If palls are necessary, then they should be used on every chalice. The
general custom is to remove all palls during the time of the
consecration, but even this removal would not be essential in cases of
In some cases the objective difficulty of protecting the sacred species
from flies may be considered sufficient motivation for not offering the
option of Communion under both species.
Although it is a secondary motivation, the pall may also be used along
with the chalice veil (the use of which is still recommended by the
General Instruction for the Roman Missal). Placing the stiff pall under
the veil allows it be draped over the chalice in a most elegant manner.
* * *
Follow-up: Using the Chalice Pall [11-27-2007]
Pursuant to our observations on the use of the chalice pall (Nov. 13), a
reader commented: "How you respond to liturgical inquiries might be
enhanced by your becoming more familiar with versions of the Missale
Romanum from 1962 and before. Although there are no current rubrics for
the use of the pall, questions about proper use could be more adequately
examined according to historical usage rather than 'common practice' or
one's own 'common sense.'
"I think your questioner below was looking for something more
'authoritative,' shall we say. In the Missale Romanum of 1962, the pall
is not removed during the epiclesis, but only when the time came for the
consecration of the wine. Further, after the consecration, every time
the pall is removed there is a genuflection, and every time it is
replaced, there is a genuflection. It would seem that history might
provide us some guidance here."
Our correspondent is, of course, correct in saying that reference to
practice before the current reform can be most useful in interpreting
some current doubts. And I have often been enlightened by reference to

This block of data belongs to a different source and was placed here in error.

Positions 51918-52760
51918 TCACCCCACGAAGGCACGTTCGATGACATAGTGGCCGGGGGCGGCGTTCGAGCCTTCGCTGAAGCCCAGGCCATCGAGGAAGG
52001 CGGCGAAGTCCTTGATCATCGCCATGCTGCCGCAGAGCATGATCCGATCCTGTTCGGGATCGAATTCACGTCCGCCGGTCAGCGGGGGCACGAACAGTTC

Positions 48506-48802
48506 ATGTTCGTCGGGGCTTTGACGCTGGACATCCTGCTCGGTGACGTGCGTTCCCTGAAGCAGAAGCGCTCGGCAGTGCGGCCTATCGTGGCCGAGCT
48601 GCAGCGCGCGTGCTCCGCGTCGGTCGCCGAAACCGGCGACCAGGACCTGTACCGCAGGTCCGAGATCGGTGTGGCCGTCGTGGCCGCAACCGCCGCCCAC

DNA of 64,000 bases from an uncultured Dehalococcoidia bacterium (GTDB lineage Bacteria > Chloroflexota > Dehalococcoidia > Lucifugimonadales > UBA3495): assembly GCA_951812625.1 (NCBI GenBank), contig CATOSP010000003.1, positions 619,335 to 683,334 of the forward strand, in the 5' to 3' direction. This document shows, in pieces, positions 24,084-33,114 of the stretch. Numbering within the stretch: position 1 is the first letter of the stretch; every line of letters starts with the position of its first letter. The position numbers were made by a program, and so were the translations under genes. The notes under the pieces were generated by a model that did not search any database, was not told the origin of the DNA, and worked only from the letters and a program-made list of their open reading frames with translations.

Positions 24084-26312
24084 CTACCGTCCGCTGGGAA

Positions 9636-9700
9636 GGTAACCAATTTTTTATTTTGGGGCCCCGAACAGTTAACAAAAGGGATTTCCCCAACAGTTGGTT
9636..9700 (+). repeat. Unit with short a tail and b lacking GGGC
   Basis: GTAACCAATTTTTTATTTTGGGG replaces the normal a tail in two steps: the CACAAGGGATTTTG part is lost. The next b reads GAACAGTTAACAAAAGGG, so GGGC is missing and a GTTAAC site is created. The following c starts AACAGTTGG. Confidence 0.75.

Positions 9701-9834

liturgical texts and manuals from that period.
These texts have also recovered much of their actuality, now that the
possibility of celebrating Mass according to the 1962 missal has been
Our reader's observations, however, also show the difficulty involved in
deciding if a rubric from the 1962 Roman rite may be applied "tout
court" to the present celebration or if it is no more than a useful rule
Thus, for example, the rule that there is a genuflection every time that
the pall is removed or replaced, certainly does not apply to the present
form of Mass. The present form clearly specifies the genuflections to be
made during Mass.
Since the use of the pall is no longer obligatory, the earlier norms are
not legally binding for when the pall happens to be used for the present
rite. The earlier norms, however, can indicate the maximum possible use
of removing the pall only for the consecration of the wine.
Therefore, even though the earlier norms can be a useful guide we must
necessarily have recourse to other criteria such as custom and common
sense in interpreting their use for the present rite.
Indeed, many liturgical rubrics originated as custom and common sense
and only gradually became fixed as precise and exact norms.